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Students to work with industry in transition to circular economy

A man in an industry pulls a cart filled with textiles.
Recycling is part of the circular economy. In an industry in Avesta, attempts are being made to sort textiles into different material groups with new technology. (Photo: Andrea Brask/DN/TT)
Published Mar 26, 2021

The Nordic Countries are keen to increase the rate at which industry can transform into a circular economy. Students at KTH and from our neighbouring countries are going to contribute to this with expert knowledge within a new pan-Nordic project.

Portrait of Amir Rashid.
Amir Rashid.

“Students will play a crucial role as the engineers, decision-makers and leaders of tomorrow within the enterprise sector. They will bring energy and belief in the future at a time when we need to raise the tempo of transformation efforts,” says Amir Rashid , Head of Research and a Professor within manufacturing.

Why has the circular economy not been able to make a breakthrough within industrial production and processes? The answer, Rashid feels, is partly due to difficulties in reaching out with new and usable knowledge.

Via a Nordic project, CATALY(C)S, he hopes that the latest findings within areas such as efficient resource management, sustainable production and product design, can be spread more rapidly and take root within the industrial sector.

The idea is to embrace and analyse needs and challenges within different branches of enterprise and then come up with suitable solutions. In specially designed projects for specific problem areas, the students will contribute with concrete proposals and ideas via degree projects and pilot studies. Personnel from industry are also going to engage in education with a view to becoming driving forces in their respective companies.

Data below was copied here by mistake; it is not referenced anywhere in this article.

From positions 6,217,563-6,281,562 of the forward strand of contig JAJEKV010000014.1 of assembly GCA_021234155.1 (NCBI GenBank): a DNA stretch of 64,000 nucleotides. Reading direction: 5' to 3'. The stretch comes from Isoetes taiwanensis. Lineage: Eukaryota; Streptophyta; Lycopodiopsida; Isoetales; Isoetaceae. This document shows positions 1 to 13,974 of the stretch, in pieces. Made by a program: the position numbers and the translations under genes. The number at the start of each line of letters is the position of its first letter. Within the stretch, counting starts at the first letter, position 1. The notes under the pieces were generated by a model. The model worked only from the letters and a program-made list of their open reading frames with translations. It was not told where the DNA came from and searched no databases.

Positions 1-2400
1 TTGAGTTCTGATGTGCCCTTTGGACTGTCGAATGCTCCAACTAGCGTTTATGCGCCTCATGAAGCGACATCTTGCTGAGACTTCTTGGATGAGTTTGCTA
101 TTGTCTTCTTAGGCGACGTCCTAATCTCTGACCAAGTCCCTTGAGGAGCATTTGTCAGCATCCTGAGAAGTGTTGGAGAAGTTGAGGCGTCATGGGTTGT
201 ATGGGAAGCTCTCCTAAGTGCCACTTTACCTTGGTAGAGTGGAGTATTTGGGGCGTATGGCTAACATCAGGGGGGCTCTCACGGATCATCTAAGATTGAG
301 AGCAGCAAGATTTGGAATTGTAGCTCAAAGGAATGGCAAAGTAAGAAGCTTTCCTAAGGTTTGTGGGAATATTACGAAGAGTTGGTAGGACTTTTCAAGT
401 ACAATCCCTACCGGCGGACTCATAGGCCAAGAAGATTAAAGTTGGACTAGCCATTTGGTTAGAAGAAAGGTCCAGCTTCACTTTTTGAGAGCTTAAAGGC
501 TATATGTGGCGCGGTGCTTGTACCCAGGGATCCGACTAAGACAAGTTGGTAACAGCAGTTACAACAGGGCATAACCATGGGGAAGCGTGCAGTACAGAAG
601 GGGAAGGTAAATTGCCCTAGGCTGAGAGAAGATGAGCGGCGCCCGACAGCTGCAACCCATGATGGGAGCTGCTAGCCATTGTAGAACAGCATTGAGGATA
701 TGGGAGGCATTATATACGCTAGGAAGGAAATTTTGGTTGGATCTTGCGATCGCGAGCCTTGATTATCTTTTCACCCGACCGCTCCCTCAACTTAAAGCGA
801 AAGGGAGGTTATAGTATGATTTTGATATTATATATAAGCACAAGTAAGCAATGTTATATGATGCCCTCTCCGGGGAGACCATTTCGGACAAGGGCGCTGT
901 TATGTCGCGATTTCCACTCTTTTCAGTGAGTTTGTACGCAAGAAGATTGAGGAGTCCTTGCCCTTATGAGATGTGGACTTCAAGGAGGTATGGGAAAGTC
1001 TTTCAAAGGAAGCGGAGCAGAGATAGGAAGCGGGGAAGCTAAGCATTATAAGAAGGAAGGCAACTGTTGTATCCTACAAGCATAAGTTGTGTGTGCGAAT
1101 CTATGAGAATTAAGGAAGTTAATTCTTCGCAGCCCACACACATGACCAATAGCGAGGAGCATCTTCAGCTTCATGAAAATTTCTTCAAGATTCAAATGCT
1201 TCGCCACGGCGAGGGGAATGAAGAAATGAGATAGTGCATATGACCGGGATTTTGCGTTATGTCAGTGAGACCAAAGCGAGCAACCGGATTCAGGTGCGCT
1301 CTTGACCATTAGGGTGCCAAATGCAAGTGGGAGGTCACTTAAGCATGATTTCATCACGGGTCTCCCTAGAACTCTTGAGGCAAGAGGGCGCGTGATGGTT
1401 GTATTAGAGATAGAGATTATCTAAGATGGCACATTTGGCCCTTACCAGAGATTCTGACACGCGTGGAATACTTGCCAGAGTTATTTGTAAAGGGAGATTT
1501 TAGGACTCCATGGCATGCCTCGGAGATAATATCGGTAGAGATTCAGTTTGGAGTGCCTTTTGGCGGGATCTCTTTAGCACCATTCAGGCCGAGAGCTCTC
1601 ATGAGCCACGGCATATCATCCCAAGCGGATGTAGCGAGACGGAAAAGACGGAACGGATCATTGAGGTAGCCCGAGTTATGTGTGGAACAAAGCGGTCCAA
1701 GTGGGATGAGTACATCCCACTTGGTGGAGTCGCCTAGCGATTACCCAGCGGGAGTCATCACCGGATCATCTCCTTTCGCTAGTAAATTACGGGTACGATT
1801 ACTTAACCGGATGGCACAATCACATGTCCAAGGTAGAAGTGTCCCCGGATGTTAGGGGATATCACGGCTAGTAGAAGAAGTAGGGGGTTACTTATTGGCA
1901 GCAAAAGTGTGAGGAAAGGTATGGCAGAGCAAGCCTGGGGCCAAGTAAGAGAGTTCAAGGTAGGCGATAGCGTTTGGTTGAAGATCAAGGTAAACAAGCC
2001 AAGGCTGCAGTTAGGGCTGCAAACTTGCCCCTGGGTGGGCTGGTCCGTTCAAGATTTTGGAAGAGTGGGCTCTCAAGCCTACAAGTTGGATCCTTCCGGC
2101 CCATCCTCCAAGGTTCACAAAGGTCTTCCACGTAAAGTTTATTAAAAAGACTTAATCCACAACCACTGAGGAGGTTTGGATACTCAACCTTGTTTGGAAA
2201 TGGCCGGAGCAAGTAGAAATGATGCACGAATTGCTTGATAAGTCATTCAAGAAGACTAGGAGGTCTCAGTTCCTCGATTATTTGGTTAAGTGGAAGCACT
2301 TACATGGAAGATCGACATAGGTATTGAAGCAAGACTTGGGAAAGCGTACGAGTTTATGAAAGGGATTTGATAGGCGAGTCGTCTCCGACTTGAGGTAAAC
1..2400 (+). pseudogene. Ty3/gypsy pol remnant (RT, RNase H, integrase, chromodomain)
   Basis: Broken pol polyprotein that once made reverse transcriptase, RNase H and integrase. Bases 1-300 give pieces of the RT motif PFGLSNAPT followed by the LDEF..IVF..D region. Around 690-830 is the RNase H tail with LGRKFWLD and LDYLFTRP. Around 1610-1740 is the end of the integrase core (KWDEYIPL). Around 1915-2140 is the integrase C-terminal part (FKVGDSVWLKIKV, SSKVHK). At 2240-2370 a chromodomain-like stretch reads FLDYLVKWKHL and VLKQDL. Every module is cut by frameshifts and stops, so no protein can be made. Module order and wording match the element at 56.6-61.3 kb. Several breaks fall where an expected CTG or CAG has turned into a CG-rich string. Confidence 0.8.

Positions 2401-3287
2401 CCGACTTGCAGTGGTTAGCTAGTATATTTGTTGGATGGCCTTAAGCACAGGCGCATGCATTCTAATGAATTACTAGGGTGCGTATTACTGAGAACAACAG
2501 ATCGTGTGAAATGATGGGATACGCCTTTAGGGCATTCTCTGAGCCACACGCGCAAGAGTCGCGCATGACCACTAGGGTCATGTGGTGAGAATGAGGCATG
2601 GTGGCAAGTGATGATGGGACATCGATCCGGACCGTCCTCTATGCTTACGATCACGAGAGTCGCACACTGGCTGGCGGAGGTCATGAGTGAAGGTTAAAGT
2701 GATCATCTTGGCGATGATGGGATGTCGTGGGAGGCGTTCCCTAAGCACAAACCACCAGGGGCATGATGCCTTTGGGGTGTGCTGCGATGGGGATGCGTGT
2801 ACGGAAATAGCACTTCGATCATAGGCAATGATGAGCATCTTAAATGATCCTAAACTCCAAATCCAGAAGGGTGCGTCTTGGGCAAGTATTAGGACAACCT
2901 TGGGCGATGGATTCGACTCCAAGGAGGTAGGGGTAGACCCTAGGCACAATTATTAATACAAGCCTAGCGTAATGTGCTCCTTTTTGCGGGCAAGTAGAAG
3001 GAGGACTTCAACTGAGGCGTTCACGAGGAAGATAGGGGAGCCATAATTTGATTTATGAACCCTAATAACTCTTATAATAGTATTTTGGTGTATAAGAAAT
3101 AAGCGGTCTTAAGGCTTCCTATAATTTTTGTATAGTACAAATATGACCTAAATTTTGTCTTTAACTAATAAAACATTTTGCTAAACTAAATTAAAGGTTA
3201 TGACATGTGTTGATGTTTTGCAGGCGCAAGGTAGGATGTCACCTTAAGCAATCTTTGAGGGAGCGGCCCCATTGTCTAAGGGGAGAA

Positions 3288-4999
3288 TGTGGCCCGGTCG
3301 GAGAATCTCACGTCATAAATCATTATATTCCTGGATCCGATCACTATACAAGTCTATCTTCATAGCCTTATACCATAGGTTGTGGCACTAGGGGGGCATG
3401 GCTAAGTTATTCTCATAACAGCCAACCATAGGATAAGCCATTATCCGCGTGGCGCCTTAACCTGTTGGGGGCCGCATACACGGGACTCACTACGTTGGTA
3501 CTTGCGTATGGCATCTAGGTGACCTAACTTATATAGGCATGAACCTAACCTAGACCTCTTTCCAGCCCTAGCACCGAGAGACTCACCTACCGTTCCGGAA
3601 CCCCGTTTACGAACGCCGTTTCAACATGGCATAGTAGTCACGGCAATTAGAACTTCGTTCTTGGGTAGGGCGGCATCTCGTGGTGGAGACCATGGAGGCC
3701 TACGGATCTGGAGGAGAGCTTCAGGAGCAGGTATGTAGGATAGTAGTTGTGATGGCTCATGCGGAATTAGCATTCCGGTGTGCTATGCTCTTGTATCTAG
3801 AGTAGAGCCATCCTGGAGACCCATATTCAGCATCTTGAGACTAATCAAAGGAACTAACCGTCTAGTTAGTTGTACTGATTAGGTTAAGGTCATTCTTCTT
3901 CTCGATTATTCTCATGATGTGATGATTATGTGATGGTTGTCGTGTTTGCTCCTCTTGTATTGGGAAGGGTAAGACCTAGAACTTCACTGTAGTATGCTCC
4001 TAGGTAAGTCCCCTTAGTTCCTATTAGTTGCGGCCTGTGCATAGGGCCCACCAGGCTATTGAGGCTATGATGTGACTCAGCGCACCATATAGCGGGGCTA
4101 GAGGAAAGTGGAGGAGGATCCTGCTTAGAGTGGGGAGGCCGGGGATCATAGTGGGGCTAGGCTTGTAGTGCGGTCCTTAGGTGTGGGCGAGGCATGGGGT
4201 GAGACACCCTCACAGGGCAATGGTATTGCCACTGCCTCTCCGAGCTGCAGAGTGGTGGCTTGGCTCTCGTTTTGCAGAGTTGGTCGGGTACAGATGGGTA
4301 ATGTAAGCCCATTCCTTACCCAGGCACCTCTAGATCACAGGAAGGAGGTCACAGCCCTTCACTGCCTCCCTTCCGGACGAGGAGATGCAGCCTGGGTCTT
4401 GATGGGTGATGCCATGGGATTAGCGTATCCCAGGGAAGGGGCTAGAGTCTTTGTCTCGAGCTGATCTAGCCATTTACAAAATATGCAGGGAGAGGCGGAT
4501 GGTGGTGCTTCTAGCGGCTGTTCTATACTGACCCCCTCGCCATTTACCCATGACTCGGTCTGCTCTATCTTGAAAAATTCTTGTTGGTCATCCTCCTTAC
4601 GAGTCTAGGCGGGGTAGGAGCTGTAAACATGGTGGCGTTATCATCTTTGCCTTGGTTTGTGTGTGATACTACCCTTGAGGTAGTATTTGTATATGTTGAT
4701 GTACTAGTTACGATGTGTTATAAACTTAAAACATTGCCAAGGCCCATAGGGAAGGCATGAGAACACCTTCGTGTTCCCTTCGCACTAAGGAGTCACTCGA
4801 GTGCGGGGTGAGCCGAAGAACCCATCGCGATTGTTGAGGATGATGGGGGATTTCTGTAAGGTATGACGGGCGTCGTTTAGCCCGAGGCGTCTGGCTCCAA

Collective knowledge

Extensive knowledge about the circular economy has been developed within a number of different initiatives and research projects in the Nordic countries in the last few years, Sayyed Shoaib-ul-Hasan , a Postdoc Researcher at the Production Engineering Department at KTH, notes.

Portrait of Sayyed Shoaib Ul Hasan
Sayyed Shoaib Ul Hasan.

“This new project is a collective attempt to bring the knowledge that has been developed together into a single ‘toolbox’, that can be used to hasten knowledge transfer to industry,” he says.

The initiative is being financed by Nordic Innovation with support from the Nordic Council of Ministers, with the aim of making the region a world leader in sustainable development and a role model for the circular economy.

Within the project, a total of 25 collaborative agreements are to be signed with industrial partners in the Nordic countries. KTH, with eight research departments involved, plans to collaborate with at least eight Swedish companies within sectors such as manufacturing, food, forestry, construction and the auto industry.

National strategy

According to Rashid, the biggest challenge for such a transformation is to create circular business models that are economically sustainable and that do not impact the environment.

“There is no one solution that fits all. Every sector needs to be analysed in depth. The aim is to be able to create a balance between good business results and sustainable environmental impact.”

Last summer, Sweden produced a national strategy on the circular economy aimed at achieving the global sustainable development goals. The transformation within industry must be done in cooperation between society, academia and enterprise. In the words of Rashid:

“We all need to sit round the table with a common outlook as to how we can resolve the most momentous issue of our age.”

Text: Christer Gummeson

In short:

  • A circular economy is an alternative to a traditional linear economy This idea is view waste as a resource. Products should be designed using materials that can either be composted or reused, recovered and recycled, or to extract energy from.
  • Four Nordic universities are participating in the CATALY(C)S project: KTH, the Technical University of Denmark (DTU), the Norwegian University of Science and Technology (NTNU) and Aalto University in Finland. A consulting company from Iceland, EFLA Consulting Engineers, is also participating. Financing will be shared by Nordic Innovation and the respective universities. Eight research departments from three KTH schools are taking part in the project, that will run until the end of December 2022.
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Last changed: Mar 26, 2021